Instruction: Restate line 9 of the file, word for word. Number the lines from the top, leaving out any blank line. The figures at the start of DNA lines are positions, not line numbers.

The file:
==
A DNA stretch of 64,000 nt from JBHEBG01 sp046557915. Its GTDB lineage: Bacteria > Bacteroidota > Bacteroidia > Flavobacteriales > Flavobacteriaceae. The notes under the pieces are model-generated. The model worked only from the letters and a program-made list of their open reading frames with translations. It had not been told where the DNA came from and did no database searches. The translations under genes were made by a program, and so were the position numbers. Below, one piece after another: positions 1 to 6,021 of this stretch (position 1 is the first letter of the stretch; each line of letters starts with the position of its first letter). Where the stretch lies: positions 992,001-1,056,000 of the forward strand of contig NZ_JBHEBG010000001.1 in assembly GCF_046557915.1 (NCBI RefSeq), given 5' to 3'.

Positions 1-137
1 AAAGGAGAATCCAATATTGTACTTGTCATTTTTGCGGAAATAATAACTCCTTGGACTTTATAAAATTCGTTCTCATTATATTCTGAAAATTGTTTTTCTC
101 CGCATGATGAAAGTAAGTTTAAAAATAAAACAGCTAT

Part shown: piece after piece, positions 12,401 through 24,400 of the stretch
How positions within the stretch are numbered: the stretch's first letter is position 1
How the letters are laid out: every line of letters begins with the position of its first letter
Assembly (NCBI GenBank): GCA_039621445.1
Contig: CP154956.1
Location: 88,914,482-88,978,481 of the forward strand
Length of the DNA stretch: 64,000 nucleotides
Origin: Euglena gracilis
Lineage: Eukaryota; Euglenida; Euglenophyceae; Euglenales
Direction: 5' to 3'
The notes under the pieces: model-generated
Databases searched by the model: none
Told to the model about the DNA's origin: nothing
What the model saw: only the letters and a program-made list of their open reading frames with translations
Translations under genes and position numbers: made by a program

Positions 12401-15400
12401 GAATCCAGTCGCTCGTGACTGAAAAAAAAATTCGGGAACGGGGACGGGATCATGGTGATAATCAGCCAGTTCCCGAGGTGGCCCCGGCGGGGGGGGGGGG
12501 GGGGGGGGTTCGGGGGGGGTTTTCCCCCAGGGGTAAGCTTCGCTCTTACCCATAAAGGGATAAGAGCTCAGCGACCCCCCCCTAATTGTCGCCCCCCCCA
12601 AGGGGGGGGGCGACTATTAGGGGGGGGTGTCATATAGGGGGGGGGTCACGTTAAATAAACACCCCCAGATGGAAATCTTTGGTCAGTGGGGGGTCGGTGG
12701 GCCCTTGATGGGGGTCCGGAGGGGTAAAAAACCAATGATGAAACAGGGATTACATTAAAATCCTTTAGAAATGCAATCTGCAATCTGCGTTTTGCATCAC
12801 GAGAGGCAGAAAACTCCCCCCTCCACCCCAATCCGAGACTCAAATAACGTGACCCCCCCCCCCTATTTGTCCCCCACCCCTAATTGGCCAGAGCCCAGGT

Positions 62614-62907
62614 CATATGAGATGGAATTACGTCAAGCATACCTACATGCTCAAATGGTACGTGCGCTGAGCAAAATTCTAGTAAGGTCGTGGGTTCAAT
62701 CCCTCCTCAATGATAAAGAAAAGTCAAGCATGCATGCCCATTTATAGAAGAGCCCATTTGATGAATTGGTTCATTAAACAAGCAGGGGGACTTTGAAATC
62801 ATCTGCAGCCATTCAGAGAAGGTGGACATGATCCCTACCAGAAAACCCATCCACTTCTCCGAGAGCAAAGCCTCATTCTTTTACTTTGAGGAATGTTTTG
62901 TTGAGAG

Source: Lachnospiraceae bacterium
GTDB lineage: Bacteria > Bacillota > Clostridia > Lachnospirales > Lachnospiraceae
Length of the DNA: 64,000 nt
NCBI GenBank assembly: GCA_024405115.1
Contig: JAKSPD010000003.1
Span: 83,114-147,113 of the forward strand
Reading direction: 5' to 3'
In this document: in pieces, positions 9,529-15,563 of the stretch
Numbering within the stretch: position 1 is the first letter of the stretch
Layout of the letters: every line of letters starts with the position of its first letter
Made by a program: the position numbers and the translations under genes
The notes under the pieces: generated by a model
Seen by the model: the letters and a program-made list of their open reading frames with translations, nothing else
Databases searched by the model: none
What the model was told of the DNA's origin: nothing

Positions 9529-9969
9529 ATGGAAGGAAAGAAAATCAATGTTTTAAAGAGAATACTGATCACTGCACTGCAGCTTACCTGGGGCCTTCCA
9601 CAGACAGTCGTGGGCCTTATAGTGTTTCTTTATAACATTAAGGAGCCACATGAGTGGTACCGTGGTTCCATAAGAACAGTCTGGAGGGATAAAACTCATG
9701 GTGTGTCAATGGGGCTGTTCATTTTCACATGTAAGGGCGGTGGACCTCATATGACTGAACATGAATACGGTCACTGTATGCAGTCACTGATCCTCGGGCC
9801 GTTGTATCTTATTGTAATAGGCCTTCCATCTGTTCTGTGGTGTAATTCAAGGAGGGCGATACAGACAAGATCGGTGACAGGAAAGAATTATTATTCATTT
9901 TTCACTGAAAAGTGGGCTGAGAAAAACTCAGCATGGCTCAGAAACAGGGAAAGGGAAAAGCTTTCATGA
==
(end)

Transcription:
Contig: CP154956.1